I have been doing this regularly, usually 2-3 times a week. The main reason for this is to observe the flight of Bonaparte's Gulls that stream down the river to eventually roost on Lake Ontario for the night. This is a phenomenon that has been noted for many years, and two good publications are the following:
Kirk, D. A., G. Bellerby, R.W. Brooks, D.V.C. Weseloh and P.J. Ewins. 2008. Assessing seasonal variation in counts and movements of Bonaparte's Gulls Larus philadelphia on the Niagara River, Ontario. Waterbirds 31:193-202.
Bellerby, G., D.A. Kirk and D.V.C. Weseloh. 2000. Staging Little Gulls, (Larus minutus), on the Niagara River, Ontario: 1987-1996. Canadian Field-Naturalist 114(4): 584-590.
The flypast (as we call it) begins around an hour before sunset, more of less, and usually is at its peak right around sunset. Cloud cover and wind can have an impact on the numbers of birds, timing and duration of the event. Even once it is too dark to confidently view the gulls, groups are often still streaming past; undoubtedly many pass by once it is too dark to view them. I have counted between 1,500 and 10,200 Bonaparte's per evening, and between 0 and 4 Little Gulls with them. For a few weeks a fully hooded Bonaparte's Gull has been around, but I haven't seen it in about two weeks. The biggest highlight so far has been an adult Black-headed Gull that flew out with a tight group of Bonaparte's Gull shortly after sunset on November 9, my first of the year and only the third I've seen in Ontario. This is a species that has really dropped off in recent years; now there are often fewer than 5 annually in the province. I fully expect to see Black-headed Gull occasionally at the flypast if I do it regularly and in fact this might be the most fruitful way of observing a Black-headed Gull in Ontario, as uncommon as they are. Nowhere else is it possible to see high numbers of Bonaparte's Gulls every single day from October through to December/January, and from March through April. Of course I have my sights on even loftier goals - perhaps one day I'll be lucky enough to get a Ross's Gull! It might be a while before that happens, but you never know unless you get out and look.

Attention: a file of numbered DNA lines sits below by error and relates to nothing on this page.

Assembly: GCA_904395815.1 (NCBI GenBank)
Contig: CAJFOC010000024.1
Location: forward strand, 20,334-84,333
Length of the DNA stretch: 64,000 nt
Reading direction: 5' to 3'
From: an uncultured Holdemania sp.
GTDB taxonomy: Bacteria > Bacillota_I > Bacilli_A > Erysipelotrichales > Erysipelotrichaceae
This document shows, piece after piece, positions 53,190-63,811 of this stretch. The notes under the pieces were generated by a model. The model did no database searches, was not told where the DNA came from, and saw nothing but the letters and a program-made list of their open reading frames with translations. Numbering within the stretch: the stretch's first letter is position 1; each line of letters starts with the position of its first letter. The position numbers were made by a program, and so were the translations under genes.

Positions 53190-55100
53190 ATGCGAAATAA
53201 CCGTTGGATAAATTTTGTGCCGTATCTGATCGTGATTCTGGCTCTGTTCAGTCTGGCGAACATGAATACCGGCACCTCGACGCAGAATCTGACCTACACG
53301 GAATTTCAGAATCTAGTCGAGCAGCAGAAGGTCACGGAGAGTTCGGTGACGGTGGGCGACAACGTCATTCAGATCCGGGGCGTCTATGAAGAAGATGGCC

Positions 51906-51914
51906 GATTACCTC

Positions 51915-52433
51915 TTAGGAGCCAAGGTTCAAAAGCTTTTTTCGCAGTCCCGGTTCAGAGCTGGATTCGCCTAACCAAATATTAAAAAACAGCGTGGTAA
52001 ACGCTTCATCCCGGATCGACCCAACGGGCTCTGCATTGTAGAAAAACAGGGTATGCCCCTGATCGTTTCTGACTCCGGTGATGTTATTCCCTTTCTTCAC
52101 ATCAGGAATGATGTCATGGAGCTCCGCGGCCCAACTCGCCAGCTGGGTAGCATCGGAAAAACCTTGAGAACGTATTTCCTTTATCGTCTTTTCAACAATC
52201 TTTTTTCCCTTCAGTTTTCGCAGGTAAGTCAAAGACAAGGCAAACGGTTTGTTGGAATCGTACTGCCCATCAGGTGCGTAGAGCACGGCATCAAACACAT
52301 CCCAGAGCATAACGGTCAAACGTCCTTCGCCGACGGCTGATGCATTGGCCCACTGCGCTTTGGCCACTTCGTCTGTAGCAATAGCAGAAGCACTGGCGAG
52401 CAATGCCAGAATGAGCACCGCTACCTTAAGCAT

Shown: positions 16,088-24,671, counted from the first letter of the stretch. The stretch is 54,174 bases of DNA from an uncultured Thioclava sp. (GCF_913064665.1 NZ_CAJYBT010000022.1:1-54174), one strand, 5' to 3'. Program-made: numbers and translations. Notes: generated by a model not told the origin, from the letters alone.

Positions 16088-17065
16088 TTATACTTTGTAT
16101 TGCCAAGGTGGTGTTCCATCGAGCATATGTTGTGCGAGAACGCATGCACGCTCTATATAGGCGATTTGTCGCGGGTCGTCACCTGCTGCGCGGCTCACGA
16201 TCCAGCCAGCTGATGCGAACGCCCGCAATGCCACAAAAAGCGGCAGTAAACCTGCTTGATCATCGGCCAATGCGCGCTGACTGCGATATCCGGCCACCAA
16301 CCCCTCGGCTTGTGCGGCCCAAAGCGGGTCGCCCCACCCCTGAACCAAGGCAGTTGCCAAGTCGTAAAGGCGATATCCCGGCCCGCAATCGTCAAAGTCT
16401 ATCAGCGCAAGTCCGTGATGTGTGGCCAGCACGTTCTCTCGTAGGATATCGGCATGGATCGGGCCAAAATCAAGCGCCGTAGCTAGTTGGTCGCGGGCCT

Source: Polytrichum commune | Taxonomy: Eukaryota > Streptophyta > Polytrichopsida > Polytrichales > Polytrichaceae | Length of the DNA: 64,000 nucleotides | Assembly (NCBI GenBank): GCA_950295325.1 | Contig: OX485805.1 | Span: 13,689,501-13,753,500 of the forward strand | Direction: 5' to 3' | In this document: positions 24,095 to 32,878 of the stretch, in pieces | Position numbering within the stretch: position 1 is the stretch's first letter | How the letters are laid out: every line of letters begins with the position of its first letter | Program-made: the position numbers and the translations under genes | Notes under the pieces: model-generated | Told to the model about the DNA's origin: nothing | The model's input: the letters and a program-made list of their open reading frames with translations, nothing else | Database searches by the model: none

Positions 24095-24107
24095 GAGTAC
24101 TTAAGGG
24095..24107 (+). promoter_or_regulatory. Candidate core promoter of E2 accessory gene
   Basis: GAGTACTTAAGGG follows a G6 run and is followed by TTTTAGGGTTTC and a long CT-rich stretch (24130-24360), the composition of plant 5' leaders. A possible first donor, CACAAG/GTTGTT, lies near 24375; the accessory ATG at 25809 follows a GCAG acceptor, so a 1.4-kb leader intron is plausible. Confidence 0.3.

Back on October 25 I traveled to the Port Burwell area to do some hawk-watching with Todd Hagedorn and Mark Dorriesfield. A Cattle Egret was reported near St. Anne's in Niagara Region so I made a little detour to check it out on my way home. I arrived right around dusk, but the egret was still where it was supposed to be, keeping an eye out for insects that the cow was kicking up. Cattle Egret does not breed in Ontario, but almost every October and November a few show up in the south of the province.
|Cattle Egret - St. Anne's|
Several weather systems have passed through southern Ontario in recent weeks, causing strong southwest winds on Lake Erie. Naturally Fort Erie is the place to be as, in theory, the rare species will end up coasting along until they end up at the source of the Niagara River. I have made it out to lake-watch on several occasions this autumn, with some days being more successful than others. The most productive was on October 29. Brandon Holden was already there when I arrived, and I was joined by Ken Burrell for the rest of the morning as well as Andrew Keaveney and David Pryor for a few hours. Unfortunately I could only stay for the morning, but we had some nice birds including one or more Red Phalarope, two Parasitic Jaegers, 19 species of waterfowl, lots of loons (both species observed) and four Red-necked Grebes (uncommon on Lake Erie). It really picked up in the afternoon after I left - check out Brandon's blog post about the day. November 1 was also a pretty good day, and in the few hours I watched I had a Black-legged Kittiwake and Parasitic Jaeger (but somehow missed the Sabine's Gull seen on the Buffalo side of the river!). The most recent wind "event", from November 12, had very strong winds but little to show for it. Again, check out Brandon's blog for the deets...I missed the weird leucistic cormorant, but did catch up with it the next day!
I have been periodically checking the Niagara River as well, though this is getting more difficult to do as the amount of daylight makes week days off limits. Gull numbers are finally starting to build a little though I haven't seen many white-winged gulls.I have seen a lot of Little Gulls however, and the first white-winged gulls of the season today with a handful of Kumlien`s Iceland Gulls. Today, while birding the river with the University of Guelph Wildlife Club, the best bird was a crisp juvenile Thayer's Gull that we watched for some time at the Adam Beck power plant.
This Ovenbird, seen from where we view the "roosting rocks" near Adam Beck on October 14 was rather late.
|Ovenbird - near Adam Beck power plant, Niagara Region|
Finally, I have hit up Port Weller a few times with mixed results. It is, however, a nice walk along the pier that juts out into Lake Ontario, slow birding or not! I haven't been carrying my camera or scope with me out here, but maybe I will occasionally now that duck and gull numbers are starting to build. And the place has a lot of potential. My best birds at Port Weller so far this autumn include a late Clay-colored Sparrow on October 22 and a Brant on November 3. There are very few songbirds at Port Weller at the moment, but perhaps cold weather later this autumn may cause a few to end up there.
That's all for now!